ATA Written and Keyboarded exams: A personal account

by Helen Eby

ATA Written and Keyboarded examsI prepared for the ATA Translation Certification exam with my Oregon Society of Translators and Interpreters (OSTI) colleagues. The exam has an overall pass rate of under 20%, which varies by language pair and exam year. We took our preparation seriously.

On the ATA exam, every point counts against you. ATA has published a list of errors they check against and a rubric that explains how they assign points to each error. To pass, you cannot accumulate more than 17 points. If you do, you fail! In our OSTI study program, we spent 25 online sessions plus a couple of in-person meetings working on how to internalize these rubrics. This made us all better translators and interpreters.

Some comments from study group members who took the exam in Bend, Oregon:

“I found the test to be very challenging even with our preparations. You can tell they intentionally set the bar very high! Although I can’t pinpoint seeing any specific tripwire on the test that we tackled in our group, it’s clear that our hard work left me much more prepared than I would have been otherwise.” Emily Safrin

“I feel the same way; I found the exam more difficult than the different practice tests I worked on through the study group. Even though I work on a different language pair, the group discussions about the English source texts helped me regarding terminology or tricky sentences.” Myriam Grandchamp

Personally, I was encouraged. I had good scores on my practice tests. I was taking the exam in both directions (Spanish<>English) and had taken two tests in each of my language pairs. For my Spanish to English practice test, I had a score of 12 on one text and 12 on the second text. For my English to Spanish practice test, I had a score of 13 on one text and 11 on the second one I took. Better yet, I knew that my colleagues were also well prepared. Some had decided to take the exam in 2017 and some were taking it this year. We had a good understanding of what we were facing.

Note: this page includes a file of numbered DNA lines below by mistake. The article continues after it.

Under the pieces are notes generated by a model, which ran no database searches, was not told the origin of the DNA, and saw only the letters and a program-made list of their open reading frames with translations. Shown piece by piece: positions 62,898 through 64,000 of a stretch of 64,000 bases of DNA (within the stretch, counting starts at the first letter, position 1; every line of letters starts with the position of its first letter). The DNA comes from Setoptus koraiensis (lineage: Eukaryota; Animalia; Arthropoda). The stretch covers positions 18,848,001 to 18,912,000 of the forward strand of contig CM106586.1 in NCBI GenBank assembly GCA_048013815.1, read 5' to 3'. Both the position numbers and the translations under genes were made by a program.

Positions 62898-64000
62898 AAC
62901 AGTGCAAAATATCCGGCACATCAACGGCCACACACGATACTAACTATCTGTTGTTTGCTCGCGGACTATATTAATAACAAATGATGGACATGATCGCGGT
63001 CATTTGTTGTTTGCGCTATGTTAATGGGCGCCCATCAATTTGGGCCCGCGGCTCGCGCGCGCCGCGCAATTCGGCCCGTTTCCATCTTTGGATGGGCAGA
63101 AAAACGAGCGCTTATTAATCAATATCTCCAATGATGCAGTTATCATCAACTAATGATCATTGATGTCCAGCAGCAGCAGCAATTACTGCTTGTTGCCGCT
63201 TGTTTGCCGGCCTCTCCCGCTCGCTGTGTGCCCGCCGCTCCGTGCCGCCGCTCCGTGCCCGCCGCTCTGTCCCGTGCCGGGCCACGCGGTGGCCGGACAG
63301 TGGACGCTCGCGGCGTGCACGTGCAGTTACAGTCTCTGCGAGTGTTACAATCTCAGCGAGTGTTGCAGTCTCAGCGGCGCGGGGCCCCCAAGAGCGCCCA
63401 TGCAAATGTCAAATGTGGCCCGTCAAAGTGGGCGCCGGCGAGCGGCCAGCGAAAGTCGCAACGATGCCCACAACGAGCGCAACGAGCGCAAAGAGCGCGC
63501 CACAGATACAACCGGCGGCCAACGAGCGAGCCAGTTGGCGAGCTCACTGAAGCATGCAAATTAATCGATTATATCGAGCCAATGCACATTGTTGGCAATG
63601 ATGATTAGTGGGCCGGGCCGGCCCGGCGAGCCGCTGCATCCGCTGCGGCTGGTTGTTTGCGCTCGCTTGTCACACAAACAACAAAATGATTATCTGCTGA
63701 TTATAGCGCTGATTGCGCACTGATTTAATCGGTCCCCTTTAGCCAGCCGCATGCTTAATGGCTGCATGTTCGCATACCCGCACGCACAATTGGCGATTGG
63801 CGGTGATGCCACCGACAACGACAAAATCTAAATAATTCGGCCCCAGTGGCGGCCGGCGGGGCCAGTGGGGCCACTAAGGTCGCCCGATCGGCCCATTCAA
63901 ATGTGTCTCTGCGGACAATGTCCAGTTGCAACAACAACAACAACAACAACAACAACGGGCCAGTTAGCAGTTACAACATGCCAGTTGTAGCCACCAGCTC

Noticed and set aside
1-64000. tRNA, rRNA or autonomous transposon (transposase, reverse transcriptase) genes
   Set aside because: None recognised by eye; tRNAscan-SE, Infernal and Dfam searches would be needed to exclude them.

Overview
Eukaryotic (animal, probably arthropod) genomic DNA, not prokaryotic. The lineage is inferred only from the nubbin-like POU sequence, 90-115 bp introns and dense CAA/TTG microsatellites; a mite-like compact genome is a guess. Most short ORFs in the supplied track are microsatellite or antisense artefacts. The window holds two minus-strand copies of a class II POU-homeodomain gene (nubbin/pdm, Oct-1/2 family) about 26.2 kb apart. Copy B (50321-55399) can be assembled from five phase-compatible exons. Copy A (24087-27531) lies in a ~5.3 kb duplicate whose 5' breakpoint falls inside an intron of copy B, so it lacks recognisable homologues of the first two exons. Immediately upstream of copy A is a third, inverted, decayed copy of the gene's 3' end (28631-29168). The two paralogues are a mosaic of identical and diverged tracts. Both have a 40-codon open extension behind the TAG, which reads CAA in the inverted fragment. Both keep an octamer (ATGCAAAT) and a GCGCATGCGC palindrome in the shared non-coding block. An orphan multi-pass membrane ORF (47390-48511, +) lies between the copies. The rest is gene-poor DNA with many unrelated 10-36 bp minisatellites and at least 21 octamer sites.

Keyboarded exam, September 11, 2016

Keyboarded exams are a new development for ATA. Test-takers are allowed to bring their own computers to the site, but have to save the translation onto a USB provided by ATA, not onto their hard drives. The guidelines for the computerized exam are listed here. See this link for a list of approved and banned websites.

I took the keyboarded exam from English into Spanish in Philadelphia. I had spent the previous day at the Delaware Valley Translators Association (DVTA) conference, enjoying being at an event where I had no responsibilities, being just one of the crowd. There, Tony Guerra, the DVTA president, reminded us that certified translators earn an average of $10,000 more per year than non-certified translators. The pressure was on! But I was relaxed.

Before the exam, I had done some things that helped me focus on good writing. I had just attended the Editorial Freelancers Association conference in New York, which focused on copy editing. I also spent a lot of time reading good literature on my iPad the week before.